TRAVELLERS have long envied the birds. In 1842 William Henson, a British lacemaker, somewhat optimistically filed a patent for an “aerial steam carriage”.
Autonomous flying cars may seem like an image out of a science fiction movie, but the technology already physically exists: Dubai began testing electric taxi drones in September 2017.
THE OPENING CEREMONY of any Olympics provides pageantry at a global scale, a celebration that, at its best, can create moments every bit as indelible as the games themselves.
YOU MIGHT BE using your drone (or thinking about getting a drone) for epic vacation shots and ultra-romantic wedding videos, but you should be thinking bigger.
AN ATTACK on Russian forces in Syria on January 5th by 13 home-made drones is a good example of “asymmetric” warfare. On one side, exquisite high-tech weapons. On the other, cheap-as-chips disposable robot aircraft.
Autonomous cabs might just be the beginning. To fight urban gridlock, the industry envisions self-flying drones to transport people. And they’re already preparing for takeoff.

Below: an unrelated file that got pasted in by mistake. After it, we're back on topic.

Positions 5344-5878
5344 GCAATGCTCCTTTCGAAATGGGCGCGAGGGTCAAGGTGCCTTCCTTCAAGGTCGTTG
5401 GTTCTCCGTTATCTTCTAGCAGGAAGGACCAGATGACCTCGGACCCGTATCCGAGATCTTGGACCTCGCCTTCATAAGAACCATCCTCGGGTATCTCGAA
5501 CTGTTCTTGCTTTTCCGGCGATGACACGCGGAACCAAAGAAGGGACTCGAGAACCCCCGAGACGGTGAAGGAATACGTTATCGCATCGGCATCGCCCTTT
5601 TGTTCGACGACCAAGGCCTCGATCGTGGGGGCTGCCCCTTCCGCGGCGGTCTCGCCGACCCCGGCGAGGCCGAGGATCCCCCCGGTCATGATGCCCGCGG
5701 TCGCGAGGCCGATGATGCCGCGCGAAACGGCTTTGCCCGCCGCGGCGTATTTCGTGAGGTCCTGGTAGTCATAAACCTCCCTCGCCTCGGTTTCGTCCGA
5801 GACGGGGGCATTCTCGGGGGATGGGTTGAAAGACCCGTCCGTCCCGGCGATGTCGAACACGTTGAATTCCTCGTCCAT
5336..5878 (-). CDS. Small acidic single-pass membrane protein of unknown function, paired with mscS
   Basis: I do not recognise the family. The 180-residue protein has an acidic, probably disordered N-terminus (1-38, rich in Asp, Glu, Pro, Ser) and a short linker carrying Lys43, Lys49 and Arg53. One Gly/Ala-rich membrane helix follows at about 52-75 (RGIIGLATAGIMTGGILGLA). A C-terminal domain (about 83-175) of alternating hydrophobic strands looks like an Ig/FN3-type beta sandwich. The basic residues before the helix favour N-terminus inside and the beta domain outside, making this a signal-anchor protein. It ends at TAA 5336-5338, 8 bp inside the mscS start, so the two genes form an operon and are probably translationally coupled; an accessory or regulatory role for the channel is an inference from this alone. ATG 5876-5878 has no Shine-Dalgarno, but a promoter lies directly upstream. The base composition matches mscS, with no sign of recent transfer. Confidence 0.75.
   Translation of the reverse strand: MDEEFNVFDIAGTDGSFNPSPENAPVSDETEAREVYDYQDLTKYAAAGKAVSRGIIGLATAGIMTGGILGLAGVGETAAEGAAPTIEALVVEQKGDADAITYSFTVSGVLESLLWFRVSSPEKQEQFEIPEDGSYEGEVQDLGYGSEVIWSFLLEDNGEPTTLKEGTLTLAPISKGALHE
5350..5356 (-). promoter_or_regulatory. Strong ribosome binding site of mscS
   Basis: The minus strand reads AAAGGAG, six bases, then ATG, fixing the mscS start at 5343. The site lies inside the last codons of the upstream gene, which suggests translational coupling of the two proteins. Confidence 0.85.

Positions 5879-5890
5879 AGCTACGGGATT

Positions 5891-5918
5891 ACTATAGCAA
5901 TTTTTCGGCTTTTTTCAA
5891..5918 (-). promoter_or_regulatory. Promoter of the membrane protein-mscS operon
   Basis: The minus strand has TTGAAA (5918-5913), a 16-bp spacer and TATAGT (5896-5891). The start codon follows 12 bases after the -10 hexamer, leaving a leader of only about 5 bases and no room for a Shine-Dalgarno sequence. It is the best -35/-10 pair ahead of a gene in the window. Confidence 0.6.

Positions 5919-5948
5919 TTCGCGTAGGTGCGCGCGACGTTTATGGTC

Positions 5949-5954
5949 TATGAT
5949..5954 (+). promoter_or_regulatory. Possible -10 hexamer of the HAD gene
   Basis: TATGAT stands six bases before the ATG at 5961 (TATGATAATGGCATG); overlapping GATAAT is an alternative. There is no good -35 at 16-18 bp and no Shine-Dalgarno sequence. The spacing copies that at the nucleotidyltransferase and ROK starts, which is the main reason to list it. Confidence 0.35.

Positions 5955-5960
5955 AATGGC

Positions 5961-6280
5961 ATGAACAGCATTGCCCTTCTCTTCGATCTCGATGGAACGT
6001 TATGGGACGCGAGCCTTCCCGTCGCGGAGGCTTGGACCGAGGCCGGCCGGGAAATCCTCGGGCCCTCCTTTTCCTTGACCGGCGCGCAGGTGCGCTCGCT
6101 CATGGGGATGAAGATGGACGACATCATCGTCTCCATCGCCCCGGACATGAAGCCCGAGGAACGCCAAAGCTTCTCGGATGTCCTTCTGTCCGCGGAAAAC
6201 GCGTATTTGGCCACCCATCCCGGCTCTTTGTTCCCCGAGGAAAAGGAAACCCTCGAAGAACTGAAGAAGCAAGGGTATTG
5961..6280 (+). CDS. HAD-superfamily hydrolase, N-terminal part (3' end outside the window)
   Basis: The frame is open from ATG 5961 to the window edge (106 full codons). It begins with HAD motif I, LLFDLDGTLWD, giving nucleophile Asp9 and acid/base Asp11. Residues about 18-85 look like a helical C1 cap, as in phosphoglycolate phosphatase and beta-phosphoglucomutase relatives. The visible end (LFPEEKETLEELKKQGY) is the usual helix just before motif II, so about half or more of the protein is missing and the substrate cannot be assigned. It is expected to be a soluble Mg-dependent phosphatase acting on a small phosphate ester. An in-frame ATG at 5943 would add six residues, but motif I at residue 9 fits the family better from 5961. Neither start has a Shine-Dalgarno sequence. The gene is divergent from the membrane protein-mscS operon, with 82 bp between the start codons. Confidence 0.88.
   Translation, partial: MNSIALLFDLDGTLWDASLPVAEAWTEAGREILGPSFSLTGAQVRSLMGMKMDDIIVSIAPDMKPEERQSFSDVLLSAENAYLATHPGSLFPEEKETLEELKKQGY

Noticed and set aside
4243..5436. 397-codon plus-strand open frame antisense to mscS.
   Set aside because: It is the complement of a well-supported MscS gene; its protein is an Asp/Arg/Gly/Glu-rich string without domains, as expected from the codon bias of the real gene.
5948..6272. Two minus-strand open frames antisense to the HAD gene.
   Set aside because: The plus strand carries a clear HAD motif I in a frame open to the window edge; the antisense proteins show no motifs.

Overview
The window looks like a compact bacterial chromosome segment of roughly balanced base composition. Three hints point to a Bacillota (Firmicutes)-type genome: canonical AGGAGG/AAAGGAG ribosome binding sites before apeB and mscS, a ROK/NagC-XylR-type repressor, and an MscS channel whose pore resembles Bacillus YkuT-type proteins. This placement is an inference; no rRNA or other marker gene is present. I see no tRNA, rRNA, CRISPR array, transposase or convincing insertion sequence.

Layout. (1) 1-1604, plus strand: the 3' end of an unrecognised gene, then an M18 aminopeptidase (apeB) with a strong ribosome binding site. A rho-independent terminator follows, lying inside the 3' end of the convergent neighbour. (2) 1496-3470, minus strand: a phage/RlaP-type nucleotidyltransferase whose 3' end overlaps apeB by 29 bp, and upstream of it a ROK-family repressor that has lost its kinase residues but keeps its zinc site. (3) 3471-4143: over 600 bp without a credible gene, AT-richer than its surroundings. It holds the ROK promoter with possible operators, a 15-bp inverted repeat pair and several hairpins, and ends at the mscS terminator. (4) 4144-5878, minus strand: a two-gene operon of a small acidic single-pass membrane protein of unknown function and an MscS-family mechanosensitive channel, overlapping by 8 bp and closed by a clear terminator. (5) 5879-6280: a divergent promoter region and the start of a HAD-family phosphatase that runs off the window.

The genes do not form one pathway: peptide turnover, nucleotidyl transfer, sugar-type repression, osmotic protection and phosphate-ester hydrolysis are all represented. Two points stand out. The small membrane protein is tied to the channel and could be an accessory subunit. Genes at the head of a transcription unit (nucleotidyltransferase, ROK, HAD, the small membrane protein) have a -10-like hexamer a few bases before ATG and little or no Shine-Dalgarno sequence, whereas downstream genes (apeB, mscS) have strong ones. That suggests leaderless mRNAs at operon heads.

MOST LIKELY, YOUR expectations for the age of drone delivery involve cute li’l quadcopters that descend onto your porch with a bzzzz, deposit a box of diapers or a pizza or whatever else you just ordered online, before zooming back to base.
AS FLYING, CAMERA-WIELDING machines get ever cheaper and more ubiquitous, inventors of anti-drone technologies are marketing every possible idea for protection from hovering eyes in the sky: Drone-spotting radar.
SMALL multicopter drones—souped-up versions of those sold by the million as Christmas toys—have tremendous potential for use in industry and agriculture.
A partnership between the University of Washington and Paul G. Allen Philanthropies will use a network of undersea robots to observe the conditions beneath a floating Antarctic ice shelf.
ON NOVEMBER 12th a video called “Slaughterbots” was uploaded to YouTube. It is the brainchild of Stuart Russell, a professor of artificial intelligence at the University of California.